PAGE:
Council waives permit fees on storm-related repairs

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SOMERS POINT – Following the lead of other area municipalities, Somers Point City Council passed a resolution last week waiving construction permit fees for properties damaged by Hurricane Sandy.

Examples of storm-related work that requires a construction permit includes any repair or alteration to a structural member such as a footing, foundation, column, beam or frame; replacement of subflooring, drywall, roofing and siding; or the replacement of a boiler, warm air furnace, air-conditioning units, condensing units, and electric baseboard units.

Councilman Dennis Tapp said the resolution waiving the permit fees is necessary to relieve the financial burden on residents already dealing with the cost of repairs.

“If you have a $5,000 deductible and you need to get a new heater, you’re already in the hole,” Tapp said. “I could see where a homeowner could really be behind the eight-ball coming into the process of trying to get permits, so I think this is really the least we can do for our residents here.”

Council President Sean McGuigan said, “it becomes more and more apparent as the days go by how devastating this storm was to this city and the region at large, so anything we can do to alleviate the situation is very important.”

Council also approved a budget appropriation transfer of $98,000 to allow the city to meet its end-of-the-year payroll and absorb some of the labor costs associated with the storm cleanup.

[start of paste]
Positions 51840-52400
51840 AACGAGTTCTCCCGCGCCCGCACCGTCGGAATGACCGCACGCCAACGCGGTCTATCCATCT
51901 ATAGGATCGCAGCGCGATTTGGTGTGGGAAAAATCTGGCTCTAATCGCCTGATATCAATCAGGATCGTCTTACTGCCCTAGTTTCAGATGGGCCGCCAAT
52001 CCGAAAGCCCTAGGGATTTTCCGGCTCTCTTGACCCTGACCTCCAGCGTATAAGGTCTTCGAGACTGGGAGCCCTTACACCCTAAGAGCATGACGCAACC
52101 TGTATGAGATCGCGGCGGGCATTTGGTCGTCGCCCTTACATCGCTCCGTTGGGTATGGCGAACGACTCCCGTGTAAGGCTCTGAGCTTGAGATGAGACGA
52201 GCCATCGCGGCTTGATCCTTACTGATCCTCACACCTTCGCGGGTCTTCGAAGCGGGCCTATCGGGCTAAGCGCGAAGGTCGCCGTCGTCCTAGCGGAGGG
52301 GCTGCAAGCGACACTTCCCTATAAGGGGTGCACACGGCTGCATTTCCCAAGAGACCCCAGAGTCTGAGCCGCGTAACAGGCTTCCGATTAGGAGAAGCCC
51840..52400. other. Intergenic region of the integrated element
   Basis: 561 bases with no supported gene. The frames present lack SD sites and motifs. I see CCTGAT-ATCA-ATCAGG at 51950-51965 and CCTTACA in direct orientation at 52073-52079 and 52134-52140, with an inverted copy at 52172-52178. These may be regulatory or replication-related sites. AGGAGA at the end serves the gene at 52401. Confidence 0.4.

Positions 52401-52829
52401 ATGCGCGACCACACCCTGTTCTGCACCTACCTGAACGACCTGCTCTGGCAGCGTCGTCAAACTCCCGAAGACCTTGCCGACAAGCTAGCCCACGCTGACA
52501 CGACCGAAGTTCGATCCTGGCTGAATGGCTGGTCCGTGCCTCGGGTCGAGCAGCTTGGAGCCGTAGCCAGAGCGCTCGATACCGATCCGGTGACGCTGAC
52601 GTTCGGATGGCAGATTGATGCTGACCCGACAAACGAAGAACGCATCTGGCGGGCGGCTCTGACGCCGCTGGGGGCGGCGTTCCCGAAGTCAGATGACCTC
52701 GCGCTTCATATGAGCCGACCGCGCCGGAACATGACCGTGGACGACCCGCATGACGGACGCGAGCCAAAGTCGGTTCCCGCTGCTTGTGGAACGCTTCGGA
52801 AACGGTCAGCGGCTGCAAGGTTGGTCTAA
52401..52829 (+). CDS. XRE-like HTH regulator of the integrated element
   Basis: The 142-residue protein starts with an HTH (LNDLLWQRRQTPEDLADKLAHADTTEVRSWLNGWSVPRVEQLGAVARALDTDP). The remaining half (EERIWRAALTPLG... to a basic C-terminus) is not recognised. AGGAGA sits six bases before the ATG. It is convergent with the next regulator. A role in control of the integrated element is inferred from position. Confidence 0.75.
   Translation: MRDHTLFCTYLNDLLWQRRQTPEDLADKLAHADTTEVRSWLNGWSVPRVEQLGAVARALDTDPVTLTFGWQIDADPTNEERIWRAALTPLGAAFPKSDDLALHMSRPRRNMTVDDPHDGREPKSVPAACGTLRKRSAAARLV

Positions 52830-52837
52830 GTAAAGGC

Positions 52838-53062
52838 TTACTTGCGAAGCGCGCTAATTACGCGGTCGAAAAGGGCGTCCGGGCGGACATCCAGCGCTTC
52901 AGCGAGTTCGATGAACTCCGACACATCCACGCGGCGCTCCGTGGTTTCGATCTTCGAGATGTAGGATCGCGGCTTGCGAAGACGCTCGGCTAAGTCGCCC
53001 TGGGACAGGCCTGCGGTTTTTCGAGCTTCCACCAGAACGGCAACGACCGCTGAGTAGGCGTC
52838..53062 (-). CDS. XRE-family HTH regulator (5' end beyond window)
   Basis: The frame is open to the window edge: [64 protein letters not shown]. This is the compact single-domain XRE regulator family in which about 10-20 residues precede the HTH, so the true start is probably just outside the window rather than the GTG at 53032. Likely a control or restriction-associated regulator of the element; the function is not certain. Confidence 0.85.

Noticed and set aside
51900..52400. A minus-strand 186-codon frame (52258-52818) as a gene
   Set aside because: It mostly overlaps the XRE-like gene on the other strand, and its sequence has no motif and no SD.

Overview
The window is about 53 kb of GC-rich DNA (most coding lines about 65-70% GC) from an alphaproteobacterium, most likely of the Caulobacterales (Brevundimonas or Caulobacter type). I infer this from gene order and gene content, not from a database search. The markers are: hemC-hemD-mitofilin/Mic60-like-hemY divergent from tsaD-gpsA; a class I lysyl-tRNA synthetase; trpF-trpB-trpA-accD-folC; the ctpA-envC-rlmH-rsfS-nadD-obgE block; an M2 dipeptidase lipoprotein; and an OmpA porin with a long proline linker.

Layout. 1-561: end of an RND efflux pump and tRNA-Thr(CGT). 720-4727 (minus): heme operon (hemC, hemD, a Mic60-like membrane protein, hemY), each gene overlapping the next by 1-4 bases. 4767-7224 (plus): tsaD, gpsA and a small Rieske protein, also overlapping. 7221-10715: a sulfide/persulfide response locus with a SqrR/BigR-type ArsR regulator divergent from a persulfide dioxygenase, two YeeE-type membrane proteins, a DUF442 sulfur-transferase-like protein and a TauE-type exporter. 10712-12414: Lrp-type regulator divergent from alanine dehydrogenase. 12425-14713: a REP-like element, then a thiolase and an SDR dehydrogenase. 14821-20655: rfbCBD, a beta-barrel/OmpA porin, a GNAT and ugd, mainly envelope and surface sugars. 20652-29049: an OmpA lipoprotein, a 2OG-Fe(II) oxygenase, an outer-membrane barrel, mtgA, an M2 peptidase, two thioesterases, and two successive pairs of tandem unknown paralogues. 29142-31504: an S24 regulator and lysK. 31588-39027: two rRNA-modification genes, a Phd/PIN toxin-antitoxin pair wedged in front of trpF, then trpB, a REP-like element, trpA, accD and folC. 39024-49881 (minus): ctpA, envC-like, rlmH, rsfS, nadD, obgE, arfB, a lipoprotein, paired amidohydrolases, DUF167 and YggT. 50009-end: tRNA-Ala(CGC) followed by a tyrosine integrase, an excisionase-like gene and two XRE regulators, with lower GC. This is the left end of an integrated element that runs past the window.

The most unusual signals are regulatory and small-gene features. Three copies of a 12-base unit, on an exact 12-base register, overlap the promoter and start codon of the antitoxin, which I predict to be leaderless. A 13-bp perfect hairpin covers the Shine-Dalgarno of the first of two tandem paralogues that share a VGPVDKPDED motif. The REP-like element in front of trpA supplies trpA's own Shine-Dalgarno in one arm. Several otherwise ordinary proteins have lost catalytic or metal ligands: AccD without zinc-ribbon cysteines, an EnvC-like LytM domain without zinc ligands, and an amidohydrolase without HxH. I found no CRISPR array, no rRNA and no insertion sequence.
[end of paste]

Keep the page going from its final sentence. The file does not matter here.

Council had earlier approved a $1.3 million emergency appropriation to address construction costs at the heavily damaged municipal beach, New Jersey Avenue fishing pier, and Kennedy Park.

The city expects to be reimbursed by FEMA and insurance coverage up to 75 percent of the total construction costs, according to city Administrator Wes Swain, since most of the construction will mirror the original blueprints.

The balance of approximately $300,000 would be paid over five years, Swain said.

“We anticipate getting our claim into (FEMA) before the end of the year, and to get reimbursed by the end of the first quarter of 2013,” Swain said.

The storm also had an impact on the Somers Point School District school schedule. The city’s three schools, which were delayed in opening in September because of a mold remediation problem, will stay open until June 19 with no early dismissals.

The school district’s spring break has also been reduced, with only two full days closed – March 29 and April 1 – and an early dismissal on March 28.

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